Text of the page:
Sørveiv Festival 2019 in Kristiansand, Norway, 1-2 November 2019 | Under the Radar - Music Magazine
Monday, December 9th, 2019  

Mia Berg

Sørveiv Festival 2019 in Kristiansand, Norway, November 1st, 2019

Nov 13, 2019 Web Exclusive
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Winter is wafting into Kristiansand, the first flecks of icy business whipping along Norway's south-west coast, but all is toasty here at the SKMU art museum. Downstairs they serve a damn fine cup of coffee, and a chap called August Kann is strumming autumnal Simon and Garfunkelly stuff, on the floor above.  

August Kann

(Photo: August Kann)

This is part of the Sorveiv Festival's new daytime programme, and all is going swimmingly until a troubled steward suddenly races into the room - and straight at yours truly. Turns out the mood was so becalming that I'd inadvertently leaned back, onto an actual painting. Which is pretty high on the 'don't' list, gallery-wise. Thankfully said guard smiles and withdraws, and so do I, blushing furiously.

Elsewhere, though, all is calm and bright. It's the ninth year of this agreeably co-ordinated and compact city fest, now the traditional curtain-raiser to the festive season for knowledgeable Nordic music types. There's a bit of last-day-of-school among the acts too, who'll try out some new stuff, and new looks, ready for the sterner tests of 2020.

Ella, for example, are twins from this very town who've already garnered a following as the folk-country outfit Oakland Rain; here they've temporarily transformed into an electro-pop act. Imagine if First Aid Kit finally went 'enough advert-friendly stuff!' and started working with Skrillex: that's the idea. So it's a departure, but greeted warmly at the Grenseløs bar, whose glass frontage makes this feel like a genuine shop window: the songwriting sisters bound around ebulliently to pumping BPMs and inadvertently issue a 'come and get us' plea to whoever curates Norway's Eurovision contenders. Could happen.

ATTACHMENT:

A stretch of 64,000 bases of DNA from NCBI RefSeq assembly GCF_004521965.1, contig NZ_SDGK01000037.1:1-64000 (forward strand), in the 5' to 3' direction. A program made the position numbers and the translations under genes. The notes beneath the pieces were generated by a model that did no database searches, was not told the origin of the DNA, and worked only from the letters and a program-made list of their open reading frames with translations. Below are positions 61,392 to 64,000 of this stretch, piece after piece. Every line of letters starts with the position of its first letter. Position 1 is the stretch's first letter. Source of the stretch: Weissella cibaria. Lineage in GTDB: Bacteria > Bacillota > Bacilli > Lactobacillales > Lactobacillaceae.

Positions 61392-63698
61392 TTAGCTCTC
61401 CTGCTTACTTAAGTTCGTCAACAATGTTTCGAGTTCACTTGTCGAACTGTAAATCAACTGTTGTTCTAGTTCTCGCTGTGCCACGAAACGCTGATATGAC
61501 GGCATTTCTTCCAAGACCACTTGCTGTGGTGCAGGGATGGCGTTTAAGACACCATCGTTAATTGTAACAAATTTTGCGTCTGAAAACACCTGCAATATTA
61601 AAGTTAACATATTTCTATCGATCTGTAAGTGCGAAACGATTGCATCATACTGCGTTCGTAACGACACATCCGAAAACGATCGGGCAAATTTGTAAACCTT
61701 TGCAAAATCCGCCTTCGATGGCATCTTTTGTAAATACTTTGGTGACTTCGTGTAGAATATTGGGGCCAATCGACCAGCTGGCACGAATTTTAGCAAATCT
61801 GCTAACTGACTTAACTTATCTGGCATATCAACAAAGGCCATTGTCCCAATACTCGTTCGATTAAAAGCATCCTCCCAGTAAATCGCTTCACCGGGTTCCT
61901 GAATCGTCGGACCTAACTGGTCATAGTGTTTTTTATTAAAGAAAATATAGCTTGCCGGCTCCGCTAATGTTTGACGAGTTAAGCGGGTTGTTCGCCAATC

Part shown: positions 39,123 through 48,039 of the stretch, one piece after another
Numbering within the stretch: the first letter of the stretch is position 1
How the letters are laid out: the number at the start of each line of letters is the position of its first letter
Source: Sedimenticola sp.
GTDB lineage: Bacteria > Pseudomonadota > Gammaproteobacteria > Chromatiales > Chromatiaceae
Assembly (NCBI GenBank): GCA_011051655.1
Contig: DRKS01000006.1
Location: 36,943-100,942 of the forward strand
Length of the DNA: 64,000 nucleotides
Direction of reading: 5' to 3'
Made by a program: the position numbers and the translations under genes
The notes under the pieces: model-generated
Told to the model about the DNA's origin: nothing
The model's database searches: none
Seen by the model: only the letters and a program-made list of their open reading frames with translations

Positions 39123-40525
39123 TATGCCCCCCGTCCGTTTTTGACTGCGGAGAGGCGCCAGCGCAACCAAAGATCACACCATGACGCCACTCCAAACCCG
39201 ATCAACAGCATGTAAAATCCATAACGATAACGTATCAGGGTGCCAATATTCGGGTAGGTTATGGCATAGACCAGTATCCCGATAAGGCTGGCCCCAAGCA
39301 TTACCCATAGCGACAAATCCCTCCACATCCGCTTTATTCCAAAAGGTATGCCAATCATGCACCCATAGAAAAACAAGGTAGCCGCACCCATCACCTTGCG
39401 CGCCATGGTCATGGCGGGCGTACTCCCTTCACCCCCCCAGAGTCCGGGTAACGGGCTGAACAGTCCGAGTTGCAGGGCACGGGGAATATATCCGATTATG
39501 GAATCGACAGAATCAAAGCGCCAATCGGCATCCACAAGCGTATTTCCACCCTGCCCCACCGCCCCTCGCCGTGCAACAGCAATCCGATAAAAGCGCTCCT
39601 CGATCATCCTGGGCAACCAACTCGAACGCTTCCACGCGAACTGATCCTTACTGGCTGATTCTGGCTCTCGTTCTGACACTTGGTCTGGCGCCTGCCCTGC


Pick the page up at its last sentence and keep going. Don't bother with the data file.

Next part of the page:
All of Sørveiv's venues are fairly city-central, and they add different ones each day. Probably the biggest name - at the sizeable KICK space on Saturday - is the ever-inventive Hanne Hukkelberg. She's also in uptempo mode here, following her digital-future-themed album Trust; lots of club-friendly hooks and vocoder-topped beats. Although a lacklustre light show and oddly formal trouser suit do also make you wonder if she came for a business meeting first and a case went missing.

Sørveiv's bill is kept nicely navigable - you can catch a bit of nearly everyone - but boasts a diverse bill. On Saturday evening at Vaktbua, an old gate-keeper's cottage on a bridge, I finally get the sudden-warmth steam off my specs and am surprised to encounter Folkevogn, performing a blissfully meditative mix of Indian classical and Norwegian folk. They're Oslo-based, but if there's a theme out here in the Nordic regions, it's classically-trained talent with the distinct quirks that kick in a safe distance from the mainstream.

"They say in my town that you're not a proper southern Norwegian," says Lars Jakob Rudjord, onstage at Kristiansand's main arts venue, Teateret, "unless you have a really old wooden boat."Then he launches into the song "Marna" which is "dedicated to everyone else who struggles to start their old boat engines," he tells us later. "Marna was the local boat engine manufacturer. Mine is a one-cylinder..." Rudjord, from nearby Farsund, is very much a product of these parts: sea-focussed but with vast musical horizons. Onstage he plays gloriously cinematic but electronically enhanced piano compositions, with a visual flourish. The lighting design here is impressive, but his under-keyboard pedal action really sticks in the mind: clock those busy socks. He could get them sponsored.